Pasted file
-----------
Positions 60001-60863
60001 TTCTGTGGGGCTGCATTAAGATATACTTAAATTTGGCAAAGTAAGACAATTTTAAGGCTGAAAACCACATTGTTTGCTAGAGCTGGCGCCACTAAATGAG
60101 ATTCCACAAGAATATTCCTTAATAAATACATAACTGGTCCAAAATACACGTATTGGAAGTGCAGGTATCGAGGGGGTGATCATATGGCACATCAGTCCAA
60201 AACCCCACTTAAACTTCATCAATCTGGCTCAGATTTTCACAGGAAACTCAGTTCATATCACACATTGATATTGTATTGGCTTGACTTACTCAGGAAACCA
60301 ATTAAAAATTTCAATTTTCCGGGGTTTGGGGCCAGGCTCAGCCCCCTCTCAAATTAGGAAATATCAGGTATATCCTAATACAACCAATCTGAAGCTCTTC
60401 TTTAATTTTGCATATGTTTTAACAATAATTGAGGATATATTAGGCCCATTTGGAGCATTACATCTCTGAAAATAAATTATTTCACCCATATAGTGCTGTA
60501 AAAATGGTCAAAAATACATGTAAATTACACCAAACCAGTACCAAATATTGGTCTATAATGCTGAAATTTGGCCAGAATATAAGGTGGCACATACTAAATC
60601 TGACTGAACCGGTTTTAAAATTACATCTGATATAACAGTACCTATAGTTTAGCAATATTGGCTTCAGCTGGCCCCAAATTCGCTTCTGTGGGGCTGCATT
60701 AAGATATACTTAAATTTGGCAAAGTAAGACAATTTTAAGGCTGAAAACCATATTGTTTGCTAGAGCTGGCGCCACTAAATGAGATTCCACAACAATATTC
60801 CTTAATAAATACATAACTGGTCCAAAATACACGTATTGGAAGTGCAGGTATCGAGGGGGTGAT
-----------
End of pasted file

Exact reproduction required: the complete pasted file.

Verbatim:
Positions 60001-60863
60001 TTCTGTGGGGCTGCATTAAGATATACTTAAATTTGGCAAAGTAAGACAATTTTAAGGCTGAAAACCACATTGTTTGCTAGAGCTGGCGCCACTAAATGAG
60101 ATTCCACAAGAATATTCCTTAATAAATACATAACTGGTCCAAAATACACGTATTGGAAGTGCAGGTATCGAGGGGGTGATCATATGGCACATCAGTCCAA
60201 AACCCCACTTAAACTTCATCAATCTGGCTCAGATTTTCACAGGAAACTCAGTTCATATCACACATTGATATTGTATTGGCTTGACTTACTCAGGAAACCA
60301 ATTAAAAATTTCAATTTTCCGGGGTTTGGGGCCAGGCTCAGCCCCCTCTCAAATTAGGAAATATCAGGTATATCCTAATACAACCAATCTGAAGCTCTTC
60401 TTTAATTTTGCATATGTTTTAACAATAATTGAGGATATATTAGGCCCATTTGGAGCATTACATCTCTGAAAATAAATTATTTCACCCATATAGTGCTGTA
60501 AAAATGGTCAAAAATACATGTAAATTACACCAAACCAGTACCAAATATTGGTCTATAATGCTGAAATTTGGCCAGAATATAAGGTGGCACATACTAAATC
60601 TGACTGAACCGGTTTTAAAATTACATCTGATATAACAGTACCTATAGTTTAGCAATATTGGCTTCAGCTGGCCCCAAATTCGCTTCTGTGGGGCTGCATT
60701 AAGATATACTTAAATTTGGCAAAGTAAGACAATTTTAAGGCTGAAAACCATATTGTTTGCTAGAGCTGGCGCCACTAAATGAGATTCCACAACAATATTC
60801 CTTAATAAATACATAACTGGTCCAAAATACACGTATTGGAAGTGCAGGTATCGAGGGGGTGAT